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Interesting one !
A bit unbalanced depending on the language, in C++ a bruteforce algorithm that fills the whole 5D space works while in Python I had to figure out symetries or the last testcases would fail.
But in the end it’s more interesting that way, I could compute the last testcase by launching only 2054 explorations instead of the 143339 required explorations with the bruteforce.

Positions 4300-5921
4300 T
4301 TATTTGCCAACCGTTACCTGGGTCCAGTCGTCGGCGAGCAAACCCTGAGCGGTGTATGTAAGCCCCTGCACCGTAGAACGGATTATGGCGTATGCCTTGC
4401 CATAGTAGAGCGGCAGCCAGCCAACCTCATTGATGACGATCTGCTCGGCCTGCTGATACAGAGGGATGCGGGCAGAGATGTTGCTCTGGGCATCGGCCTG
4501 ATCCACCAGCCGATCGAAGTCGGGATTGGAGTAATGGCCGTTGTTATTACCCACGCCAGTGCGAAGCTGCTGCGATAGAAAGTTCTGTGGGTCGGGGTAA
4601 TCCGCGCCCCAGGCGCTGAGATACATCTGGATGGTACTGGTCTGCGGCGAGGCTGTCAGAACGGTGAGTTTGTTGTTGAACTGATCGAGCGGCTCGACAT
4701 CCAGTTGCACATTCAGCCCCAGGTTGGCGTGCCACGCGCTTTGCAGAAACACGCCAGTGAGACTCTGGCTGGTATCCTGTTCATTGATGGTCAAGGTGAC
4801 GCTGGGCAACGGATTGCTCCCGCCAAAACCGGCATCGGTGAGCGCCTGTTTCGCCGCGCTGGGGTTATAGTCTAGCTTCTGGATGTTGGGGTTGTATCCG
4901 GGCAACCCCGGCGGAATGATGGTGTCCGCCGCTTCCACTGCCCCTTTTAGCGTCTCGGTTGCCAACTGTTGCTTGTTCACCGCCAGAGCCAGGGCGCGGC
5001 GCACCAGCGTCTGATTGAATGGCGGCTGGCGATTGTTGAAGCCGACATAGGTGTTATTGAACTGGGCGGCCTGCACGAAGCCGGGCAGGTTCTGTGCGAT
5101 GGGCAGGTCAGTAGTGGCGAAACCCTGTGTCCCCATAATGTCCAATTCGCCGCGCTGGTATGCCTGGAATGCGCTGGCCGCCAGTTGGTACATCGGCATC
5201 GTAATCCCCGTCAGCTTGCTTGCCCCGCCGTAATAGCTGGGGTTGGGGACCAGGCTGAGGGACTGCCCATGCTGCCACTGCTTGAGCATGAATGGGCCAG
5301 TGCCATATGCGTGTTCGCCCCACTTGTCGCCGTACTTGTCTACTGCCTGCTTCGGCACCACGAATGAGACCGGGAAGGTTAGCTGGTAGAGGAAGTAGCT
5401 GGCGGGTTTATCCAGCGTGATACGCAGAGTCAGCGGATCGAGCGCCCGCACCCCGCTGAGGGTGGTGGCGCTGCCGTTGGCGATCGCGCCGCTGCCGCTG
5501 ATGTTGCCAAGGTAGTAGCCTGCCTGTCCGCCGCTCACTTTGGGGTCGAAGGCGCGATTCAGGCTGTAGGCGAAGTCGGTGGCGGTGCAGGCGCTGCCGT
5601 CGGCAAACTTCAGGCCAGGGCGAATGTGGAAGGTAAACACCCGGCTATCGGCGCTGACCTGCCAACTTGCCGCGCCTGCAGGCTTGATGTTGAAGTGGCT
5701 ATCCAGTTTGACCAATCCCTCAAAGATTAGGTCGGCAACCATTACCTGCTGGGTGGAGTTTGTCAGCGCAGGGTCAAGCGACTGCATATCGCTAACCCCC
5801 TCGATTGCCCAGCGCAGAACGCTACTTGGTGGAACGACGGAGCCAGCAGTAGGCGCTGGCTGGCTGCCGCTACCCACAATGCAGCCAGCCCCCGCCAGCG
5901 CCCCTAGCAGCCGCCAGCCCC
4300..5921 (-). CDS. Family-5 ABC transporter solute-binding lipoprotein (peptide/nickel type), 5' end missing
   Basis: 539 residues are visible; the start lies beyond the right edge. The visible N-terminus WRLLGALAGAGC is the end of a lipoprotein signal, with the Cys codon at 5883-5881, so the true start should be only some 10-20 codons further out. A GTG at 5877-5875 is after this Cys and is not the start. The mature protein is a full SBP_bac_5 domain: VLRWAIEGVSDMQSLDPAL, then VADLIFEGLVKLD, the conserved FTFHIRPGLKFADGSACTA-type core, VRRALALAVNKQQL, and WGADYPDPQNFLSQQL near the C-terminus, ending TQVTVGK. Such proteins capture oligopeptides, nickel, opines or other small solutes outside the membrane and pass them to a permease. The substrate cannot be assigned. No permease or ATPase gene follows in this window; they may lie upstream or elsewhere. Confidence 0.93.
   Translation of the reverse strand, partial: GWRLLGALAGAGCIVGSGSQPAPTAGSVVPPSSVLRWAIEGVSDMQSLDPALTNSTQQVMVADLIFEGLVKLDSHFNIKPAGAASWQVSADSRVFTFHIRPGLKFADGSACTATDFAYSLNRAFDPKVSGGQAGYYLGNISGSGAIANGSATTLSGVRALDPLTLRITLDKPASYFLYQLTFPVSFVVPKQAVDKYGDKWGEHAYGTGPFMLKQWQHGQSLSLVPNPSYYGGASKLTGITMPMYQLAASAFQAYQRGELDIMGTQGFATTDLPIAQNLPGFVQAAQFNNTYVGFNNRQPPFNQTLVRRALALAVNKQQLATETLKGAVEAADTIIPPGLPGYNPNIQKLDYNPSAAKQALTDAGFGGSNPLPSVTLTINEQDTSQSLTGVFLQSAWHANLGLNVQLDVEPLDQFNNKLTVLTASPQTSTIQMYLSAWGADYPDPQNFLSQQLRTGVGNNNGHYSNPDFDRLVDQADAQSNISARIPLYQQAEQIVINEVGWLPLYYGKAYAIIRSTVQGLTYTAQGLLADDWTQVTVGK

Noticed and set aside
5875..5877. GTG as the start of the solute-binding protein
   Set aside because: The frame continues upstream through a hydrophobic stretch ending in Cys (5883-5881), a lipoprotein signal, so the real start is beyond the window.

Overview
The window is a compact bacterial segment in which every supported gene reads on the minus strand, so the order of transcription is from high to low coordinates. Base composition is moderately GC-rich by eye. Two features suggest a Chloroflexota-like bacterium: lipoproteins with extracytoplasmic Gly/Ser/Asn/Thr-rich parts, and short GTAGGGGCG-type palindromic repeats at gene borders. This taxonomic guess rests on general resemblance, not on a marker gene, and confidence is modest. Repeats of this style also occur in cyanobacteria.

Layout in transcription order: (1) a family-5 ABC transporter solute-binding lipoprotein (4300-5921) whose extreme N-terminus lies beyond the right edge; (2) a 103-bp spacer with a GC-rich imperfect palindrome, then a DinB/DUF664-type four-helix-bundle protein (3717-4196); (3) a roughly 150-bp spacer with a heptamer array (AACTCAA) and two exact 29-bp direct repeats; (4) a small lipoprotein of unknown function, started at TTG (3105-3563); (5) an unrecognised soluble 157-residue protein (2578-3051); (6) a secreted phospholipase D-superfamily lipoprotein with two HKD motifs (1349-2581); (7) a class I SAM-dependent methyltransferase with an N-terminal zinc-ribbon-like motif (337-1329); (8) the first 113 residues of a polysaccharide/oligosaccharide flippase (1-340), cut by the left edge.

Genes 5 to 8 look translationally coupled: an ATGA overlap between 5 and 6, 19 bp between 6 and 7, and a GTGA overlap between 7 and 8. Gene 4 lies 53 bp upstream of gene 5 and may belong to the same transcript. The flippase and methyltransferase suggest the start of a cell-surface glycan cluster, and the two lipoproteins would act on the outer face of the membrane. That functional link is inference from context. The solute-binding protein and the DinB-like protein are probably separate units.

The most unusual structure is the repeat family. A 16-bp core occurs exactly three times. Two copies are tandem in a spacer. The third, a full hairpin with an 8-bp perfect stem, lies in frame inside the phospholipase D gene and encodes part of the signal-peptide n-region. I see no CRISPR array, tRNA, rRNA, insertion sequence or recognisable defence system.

A very simple floodfill was fast enough in php (with memoization for the isPrime() function results).
Sadly the time is basically the same if you memoize isPrime, precalculate all primes in a lookup table (cause 10000 is nothing so why not), or save no results at all.
All those approaches gave me the same ~10 sec in Python.
I think the only significant optimisation comes from symetries.
I agree : the difficulty is largely dependent on the language.
I could just make it in Ruby (without using symmetries), but it needed significantly uglifying things (and using a profiler).
Simple flood-filling in Java can pass it too. No need to dreadfully tweak the usual design pattern.